As you can probably tell, I’ve been really stoked on what Chumba is doing here in Austin, Texas. During MTB season earlier this year, I caught up with Vince, who was riding the first prototype Ursa 29+ MTBs. At the time, Chumba’s production was in Oregon, but in recent months, they’ve moved all production in house, using USA-made tubing…
Good Things Don’t Change at Mercian Cycles
Photos and words by Jim Holland
Sometimes good things don’t change, Mercian Cycles is one of those things.
The current workshop has sat in the same spot since 1965, watching as modern industrial buildings crop up around it and other older workshops disappear. Underneath the steeped, church like ceiling, little has changed and the intermittent clang of tubes and scraping of files ring out as they have done for the last 50 years whilst one by one, men make bicycles by hand.
Frames are still brazed free hand on an open hearth, as they have been since day one, amongst the very last practitioners of this method, Mercian believes it to be gentler on the tubes, which contributes to the longevity of the frame. Die hard Reynolds stalwarts, they don’t often stray from Birmingham steel and have a good stock of 531 for the true nostalgist.
One of just a handful of England’s traditional shop based builders that remain, the torches are still firing brightly and the benches are seldom dormant as the orders keep pouring in, one of them mine, I’m counting the days.
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This image is rad on so many levels. I’m thankful for two things: shops like GSC and my parents for giving me all their Dead albums to listen to when I was a kid. Unfortunately, these top caps aren’t available online, you’ll have to head to Golden Saddle Cyclery to score one.
Embracing the Aroma at the Buffalo Trace Distillery
Words and photos by Kyle Kelley
Last winter, while I was home in Indiana for the holidays, my parents and I decided to head across the Ohio River to Bourbon Country for a visit to Buffalo Trace. Unlike many of the other touristy distilleries in Kentucky, Buffalo Trace is not fancy and they sure as hell don’t pump perfume into the air to mask the smell of the sour mash.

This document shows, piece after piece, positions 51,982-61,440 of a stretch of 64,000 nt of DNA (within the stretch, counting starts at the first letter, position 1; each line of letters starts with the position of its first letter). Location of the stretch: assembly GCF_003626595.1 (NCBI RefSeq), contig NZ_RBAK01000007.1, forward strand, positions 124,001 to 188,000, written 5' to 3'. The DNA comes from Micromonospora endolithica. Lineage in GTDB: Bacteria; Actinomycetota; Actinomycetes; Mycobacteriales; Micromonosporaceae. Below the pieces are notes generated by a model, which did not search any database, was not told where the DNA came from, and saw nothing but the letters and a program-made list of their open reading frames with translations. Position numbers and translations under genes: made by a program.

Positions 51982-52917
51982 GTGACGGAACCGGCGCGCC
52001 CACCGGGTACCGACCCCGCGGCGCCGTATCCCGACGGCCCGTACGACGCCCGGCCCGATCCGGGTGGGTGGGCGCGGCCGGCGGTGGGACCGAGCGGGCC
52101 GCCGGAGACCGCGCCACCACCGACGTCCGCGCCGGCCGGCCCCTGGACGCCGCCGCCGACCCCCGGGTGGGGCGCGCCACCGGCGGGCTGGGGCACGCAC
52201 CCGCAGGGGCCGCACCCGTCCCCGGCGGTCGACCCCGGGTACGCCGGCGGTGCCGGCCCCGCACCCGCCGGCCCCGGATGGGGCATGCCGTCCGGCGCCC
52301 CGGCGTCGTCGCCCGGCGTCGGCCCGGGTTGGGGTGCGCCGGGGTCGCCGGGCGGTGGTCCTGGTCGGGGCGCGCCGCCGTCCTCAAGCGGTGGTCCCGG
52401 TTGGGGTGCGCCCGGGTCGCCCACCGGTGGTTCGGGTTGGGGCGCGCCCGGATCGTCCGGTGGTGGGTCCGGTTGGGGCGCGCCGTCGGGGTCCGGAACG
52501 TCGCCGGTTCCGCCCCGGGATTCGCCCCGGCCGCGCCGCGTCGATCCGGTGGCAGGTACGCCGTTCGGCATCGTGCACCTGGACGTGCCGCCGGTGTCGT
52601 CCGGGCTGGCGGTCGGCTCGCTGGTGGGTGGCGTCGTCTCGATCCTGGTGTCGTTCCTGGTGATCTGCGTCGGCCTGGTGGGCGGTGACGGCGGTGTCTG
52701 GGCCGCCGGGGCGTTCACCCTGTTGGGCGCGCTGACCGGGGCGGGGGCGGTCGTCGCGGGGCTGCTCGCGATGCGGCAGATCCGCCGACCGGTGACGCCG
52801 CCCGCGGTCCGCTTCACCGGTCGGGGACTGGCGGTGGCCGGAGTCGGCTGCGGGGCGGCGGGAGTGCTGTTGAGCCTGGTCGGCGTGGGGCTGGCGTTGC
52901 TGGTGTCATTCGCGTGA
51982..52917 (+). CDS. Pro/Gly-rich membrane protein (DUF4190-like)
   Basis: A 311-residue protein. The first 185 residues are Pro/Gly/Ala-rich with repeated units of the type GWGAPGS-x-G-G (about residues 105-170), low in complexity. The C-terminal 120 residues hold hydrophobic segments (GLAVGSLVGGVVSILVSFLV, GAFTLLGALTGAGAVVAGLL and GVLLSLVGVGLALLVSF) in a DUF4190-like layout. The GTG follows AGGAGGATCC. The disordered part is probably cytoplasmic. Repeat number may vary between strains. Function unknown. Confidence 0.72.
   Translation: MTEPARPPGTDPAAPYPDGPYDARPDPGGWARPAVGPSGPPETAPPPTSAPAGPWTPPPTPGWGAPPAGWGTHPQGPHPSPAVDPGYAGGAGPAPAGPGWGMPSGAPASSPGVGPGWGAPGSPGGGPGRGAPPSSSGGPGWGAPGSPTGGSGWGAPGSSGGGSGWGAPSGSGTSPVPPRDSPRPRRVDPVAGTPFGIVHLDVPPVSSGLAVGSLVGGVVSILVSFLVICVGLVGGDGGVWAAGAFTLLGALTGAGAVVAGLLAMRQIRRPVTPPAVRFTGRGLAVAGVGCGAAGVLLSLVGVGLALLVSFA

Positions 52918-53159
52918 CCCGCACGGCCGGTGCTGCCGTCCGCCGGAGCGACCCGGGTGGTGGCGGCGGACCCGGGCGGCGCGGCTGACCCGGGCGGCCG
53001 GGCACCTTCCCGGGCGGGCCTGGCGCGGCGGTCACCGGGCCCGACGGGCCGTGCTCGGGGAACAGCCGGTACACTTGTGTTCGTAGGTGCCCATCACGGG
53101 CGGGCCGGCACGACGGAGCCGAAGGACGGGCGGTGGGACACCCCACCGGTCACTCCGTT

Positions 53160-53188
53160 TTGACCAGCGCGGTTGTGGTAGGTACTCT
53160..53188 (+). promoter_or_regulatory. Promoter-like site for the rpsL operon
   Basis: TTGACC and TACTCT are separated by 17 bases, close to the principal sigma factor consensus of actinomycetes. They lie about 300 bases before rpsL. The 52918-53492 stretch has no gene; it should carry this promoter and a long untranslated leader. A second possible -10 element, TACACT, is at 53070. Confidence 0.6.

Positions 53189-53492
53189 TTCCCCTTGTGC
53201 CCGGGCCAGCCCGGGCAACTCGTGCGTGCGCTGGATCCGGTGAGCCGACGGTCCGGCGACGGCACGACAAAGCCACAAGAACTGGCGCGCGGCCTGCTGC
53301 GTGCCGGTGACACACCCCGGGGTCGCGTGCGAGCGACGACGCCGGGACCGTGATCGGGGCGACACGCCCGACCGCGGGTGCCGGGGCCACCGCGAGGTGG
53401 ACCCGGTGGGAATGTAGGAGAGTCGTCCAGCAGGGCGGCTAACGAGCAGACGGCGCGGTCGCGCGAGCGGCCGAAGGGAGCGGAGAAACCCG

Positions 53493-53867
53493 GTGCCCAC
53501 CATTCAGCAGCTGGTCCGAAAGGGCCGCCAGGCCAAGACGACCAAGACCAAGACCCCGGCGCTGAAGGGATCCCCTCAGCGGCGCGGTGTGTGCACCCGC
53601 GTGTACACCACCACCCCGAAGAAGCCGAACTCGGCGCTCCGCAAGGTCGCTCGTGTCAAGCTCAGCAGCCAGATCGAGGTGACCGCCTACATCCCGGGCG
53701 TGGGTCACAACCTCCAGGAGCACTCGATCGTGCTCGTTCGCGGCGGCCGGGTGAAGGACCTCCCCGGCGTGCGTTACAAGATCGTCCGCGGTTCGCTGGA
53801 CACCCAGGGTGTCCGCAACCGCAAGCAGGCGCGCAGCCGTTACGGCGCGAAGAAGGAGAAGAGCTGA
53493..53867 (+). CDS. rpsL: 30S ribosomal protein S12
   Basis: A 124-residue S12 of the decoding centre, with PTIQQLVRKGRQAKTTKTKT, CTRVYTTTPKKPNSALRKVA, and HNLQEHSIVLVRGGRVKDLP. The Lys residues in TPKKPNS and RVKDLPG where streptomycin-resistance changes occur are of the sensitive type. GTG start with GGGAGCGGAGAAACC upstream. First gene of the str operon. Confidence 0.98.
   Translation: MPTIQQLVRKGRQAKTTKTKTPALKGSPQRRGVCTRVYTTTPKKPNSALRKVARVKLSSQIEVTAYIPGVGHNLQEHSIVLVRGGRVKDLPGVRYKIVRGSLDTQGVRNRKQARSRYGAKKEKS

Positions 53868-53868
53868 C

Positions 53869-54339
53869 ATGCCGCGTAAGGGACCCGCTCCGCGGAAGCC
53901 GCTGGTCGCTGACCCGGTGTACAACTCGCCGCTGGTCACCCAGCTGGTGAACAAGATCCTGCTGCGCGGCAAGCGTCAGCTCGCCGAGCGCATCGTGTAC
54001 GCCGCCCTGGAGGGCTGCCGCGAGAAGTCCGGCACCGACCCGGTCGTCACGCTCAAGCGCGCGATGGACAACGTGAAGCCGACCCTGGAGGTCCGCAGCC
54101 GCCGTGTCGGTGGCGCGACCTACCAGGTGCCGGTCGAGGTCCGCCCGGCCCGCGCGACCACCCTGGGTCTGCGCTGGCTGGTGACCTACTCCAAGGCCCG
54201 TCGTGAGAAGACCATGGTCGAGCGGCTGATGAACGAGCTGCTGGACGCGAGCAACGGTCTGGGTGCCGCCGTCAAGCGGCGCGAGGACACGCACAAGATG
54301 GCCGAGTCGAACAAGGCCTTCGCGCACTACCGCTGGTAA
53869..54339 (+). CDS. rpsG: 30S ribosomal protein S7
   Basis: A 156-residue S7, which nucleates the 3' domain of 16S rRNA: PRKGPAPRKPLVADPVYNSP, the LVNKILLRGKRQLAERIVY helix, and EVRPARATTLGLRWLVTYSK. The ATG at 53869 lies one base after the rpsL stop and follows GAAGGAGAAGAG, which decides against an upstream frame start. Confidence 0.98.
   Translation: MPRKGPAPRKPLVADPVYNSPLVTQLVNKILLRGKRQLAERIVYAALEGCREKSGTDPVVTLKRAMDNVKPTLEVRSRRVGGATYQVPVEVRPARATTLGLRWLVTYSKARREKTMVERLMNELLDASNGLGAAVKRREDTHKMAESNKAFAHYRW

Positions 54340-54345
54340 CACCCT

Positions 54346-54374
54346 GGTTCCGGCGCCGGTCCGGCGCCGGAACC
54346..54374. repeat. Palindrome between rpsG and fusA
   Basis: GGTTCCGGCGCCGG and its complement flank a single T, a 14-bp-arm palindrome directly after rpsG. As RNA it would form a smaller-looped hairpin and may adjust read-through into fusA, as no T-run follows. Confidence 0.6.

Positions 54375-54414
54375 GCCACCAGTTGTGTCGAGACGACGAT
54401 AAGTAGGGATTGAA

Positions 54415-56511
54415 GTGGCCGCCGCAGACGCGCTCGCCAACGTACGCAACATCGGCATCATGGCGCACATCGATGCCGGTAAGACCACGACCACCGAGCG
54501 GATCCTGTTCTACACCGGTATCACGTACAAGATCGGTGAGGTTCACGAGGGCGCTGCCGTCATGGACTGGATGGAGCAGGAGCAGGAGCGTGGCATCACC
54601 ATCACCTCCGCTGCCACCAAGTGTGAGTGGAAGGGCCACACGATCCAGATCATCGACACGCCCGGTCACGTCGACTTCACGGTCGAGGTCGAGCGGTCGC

The desert is a destination for many, who seek its healing potential and spiritual homeostasis. For us, we just wanted the red sands of Sedona, Arizona to cleanse us from Las Vegas and Interbike.
When I mentioned to Ty that Sean and I were driving back to Texas after the tradeshow, he was stoked for us. Then, when I said “yeah, I’m thinking we’ll head through Sedona for a quick ride”, he immediately wanted in.
That’s why I love Ty so much. Hell, that’s why I love my friends so much. They’re willing to go 7 hours out of their way to ride bikes for 3 hours. Ok, ride bikes for 2 hours and shoot photos, fuck off, play with snakes for an hour.
We rolled into town and couldn’t find an open camp site, so we set up at a hotel next to the Bike and Bean, a local MTB establishment at the trailhead. The guys were super friendly and then, out of the blue, a local named Duff asked us if he could join us. Uh, sure!
It turned out to be a short, but sweet trek through the desert and I’ll definitely be returning!
I pretty much wait all year to get this email. It’s short and simply reads;
“The bikes are ready. When can I expect you?”
When Tyler from Pearl Velo emailed me last month, saying he was going to be closing the shop’s doors on September 1st, I was pretty bummed out. Granted, the only time I have been to Pearl Velo was during the Denver NAHBS and the #Outsideisfree party, but I was impressed with the community’s support of the shop, even during a blizzard.
What Pearl Velo stood for is what we need in US bike shops: selling an experience, not just products. The shop was small, but you could see an intent through it all. Tyler really believed in what he was doing, unfortunately, like everyone, his life changed and as a father, he wanted to spend more time with his family.
If you’re in Denver, swing through Pearl Velo and give Tyler a high-five.
I always enjoy seeing articles and photos like this, and I’m sure you feel the same. Kinoko Cycles visited the Tokyo School of Cycle Design and the article looks great:
“During my last trip to Japan I was invited by Shin Ichi Konno of Cherubim Cycles to visit the Tokyo School of Cycle Design where he teaches twice weekly. You would assume with something as common as a bicycle, a object which exists in every village and town across the globe and requires very specific skills to design and manufacture, that colleges teaching cycle design would be common. But this is not the case.”
Golden Saddle Cyclery just added two new shirts to their web shop. Head over now to swoop. I know some of you were asking about when these would go online…